• LexCal2014 is a new quartz material for transfer calibration of radiation sources

  • The absorbed dose to the quartz is based on Monte Carlo simulations

  • The quartz exhibits little dependency on preheat conditions and provides good DRT results

  • SAR, SARA and interpolation procedures provide indistinguishable results

  • LexCal2014 calibration results agree with LSCE irradiated coarse grain quartz and some RCQ quartz

. Introduction

The calibration of radiation sources used in dosimetric dating is usually accomplished via cross-calibration with quartz which has received a γ-irradiation (e.g. Burbidge et al., 2016; Göksu et al., 1995; Guérin and Valladas 2014; Hansen et al., 2015). The dose-rate is obtained by comparison of the luminescence response to the known γ-dose and the luminescence response to different irradiation times using the radiation source to be calibrated. This comparison can be made using a variety of measurement protocols and procedures (see references above) by thermoluminescence (TL) or optically stimulated luminescence (OSL) measurements.

Quartz for the calibration of β-sources (e.g. Richter et al., 2012) used for dosimetric purposes was developed and is presented here for the results of the extracted coarse-grained (90−160 μm) fraction, unless otherwise stated. Although in this study the quartz is explicitly used for calibration of beta sources only, it should in principle be equally suited for calibration of X-ray sources (e.g. Richter et al., 2016). The aim was to identify quartz with luminescence and dose properties suitable for source calibration purposes via transfer/cross-calibration with γ-irradiated quartz. Such material should be; available in sufficient quantity and from an accessible source; produce very repeatable and bright luminescence signals; exhibit little dependency on the measurement conditions employed during calibration procedures; provide reproducible results and it is desirable to minimize any corrections that might be required. Repeatability is tested by the ratio of the luminescence signal of repeated identical irradiations of single aliquots (recycling ratio), which should provide results close to unity but certainly much better than the generally accepted ±10% in dating application. Of main concern are the required preheating (PH) conditions prior to luminescence measurements, for which the material should exhibit little dependency on temperature, in order to reduce any effects caused by the possible temperature differences between various equipment and sample carrier. Reproducibility is shown by obtaining the same dose-rate (corrected for radioactive decay of the source) for repeated calibrations of the same β-source.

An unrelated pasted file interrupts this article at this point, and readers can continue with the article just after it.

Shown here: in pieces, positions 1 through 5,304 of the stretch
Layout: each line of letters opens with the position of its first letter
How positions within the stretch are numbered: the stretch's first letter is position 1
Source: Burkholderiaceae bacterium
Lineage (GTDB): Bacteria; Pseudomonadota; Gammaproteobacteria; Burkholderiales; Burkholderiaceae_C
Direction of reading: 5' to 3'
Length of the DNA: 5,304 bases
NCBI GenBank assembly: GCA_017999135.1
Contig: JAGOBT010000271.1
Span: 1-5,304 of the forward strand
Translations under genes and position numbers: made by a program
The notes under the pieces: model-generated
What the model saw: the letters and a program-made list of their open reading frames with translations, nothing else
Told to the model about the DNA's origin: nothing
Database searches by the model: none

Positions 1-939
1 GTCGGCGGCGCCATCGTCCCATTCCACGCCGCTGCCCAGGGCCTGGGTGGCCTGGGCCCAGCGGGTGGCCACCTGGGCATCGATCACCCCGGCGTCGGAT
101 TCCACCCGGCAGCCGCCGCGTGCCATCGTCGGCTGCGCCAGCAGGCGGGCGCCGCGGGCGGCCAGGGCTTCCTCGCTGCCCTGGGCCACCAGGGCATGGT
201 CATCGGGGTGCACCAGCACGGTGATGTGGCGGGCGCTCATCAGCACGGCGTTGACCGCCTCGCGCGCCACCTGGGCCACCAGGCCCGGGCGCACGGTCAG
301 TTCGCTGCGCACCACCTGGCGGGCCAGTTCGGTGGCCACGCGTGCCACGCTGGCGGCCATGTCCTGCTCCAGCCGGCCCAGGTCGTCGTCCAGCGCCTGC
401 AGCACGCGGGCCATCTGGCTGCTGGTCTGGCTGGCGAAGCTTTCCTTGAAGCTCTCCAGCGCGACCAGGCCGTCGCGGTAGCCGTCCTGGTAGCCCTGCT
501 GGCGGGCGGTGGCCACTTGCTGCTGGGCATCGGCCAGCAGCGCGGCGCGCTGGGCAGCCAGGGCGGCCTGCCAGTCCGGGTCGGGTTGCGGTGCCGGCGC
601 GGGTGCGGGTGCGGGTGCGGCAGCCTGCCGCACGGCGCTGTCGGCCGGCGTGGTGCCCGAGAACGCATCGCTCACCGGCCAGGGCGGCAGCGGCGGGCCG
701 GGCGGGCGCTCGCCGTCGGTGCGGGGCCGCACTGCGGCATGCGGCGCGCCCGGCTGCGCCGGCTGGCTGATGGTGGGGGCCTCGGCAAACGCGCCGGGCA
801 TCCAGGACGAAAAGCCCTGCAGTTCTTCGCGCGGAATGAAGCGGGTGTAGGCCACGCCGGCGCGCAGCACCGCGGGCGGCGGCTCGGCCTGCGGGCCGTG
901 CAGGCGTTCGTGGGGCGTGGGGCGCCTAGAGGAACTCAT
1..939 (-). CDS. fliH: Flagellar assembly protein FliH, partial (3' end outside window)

Due to its simplicity and achievable precision, the OSL single aliquot regeneration (SAR) procedure (Murray and Wintle, 2000) is the method of choice for calibration purposes with such material for which the OSL signal is reset before any irradiation. While, in principle, the SAR procedure is sufficient for the application of source calibration, additional single aliquot regeneration plus additive dose (SARA) as well as different interpolation procedures are employed to evaluate the material and procedures. For comparability, the results for these measurements are expressed in seconds of duration of the specific radiation source to be calibrated for β-irradiations as well as equivalent seconds for γ-irradiated quartz.

. Sample preparation and measurement conditions

Following the results by Hilgers (2007), several tens of kilograms of sediment from the extensive Holocene dune at Schletau, Germany (Breest et al., 2001; Tolksdorf et al., 2013; Turner et al., 2013) were obtained for extraction of quartz for calibration purposes. The dune sand from Schletau is primarily fine sand with very little fine silt (see supplement).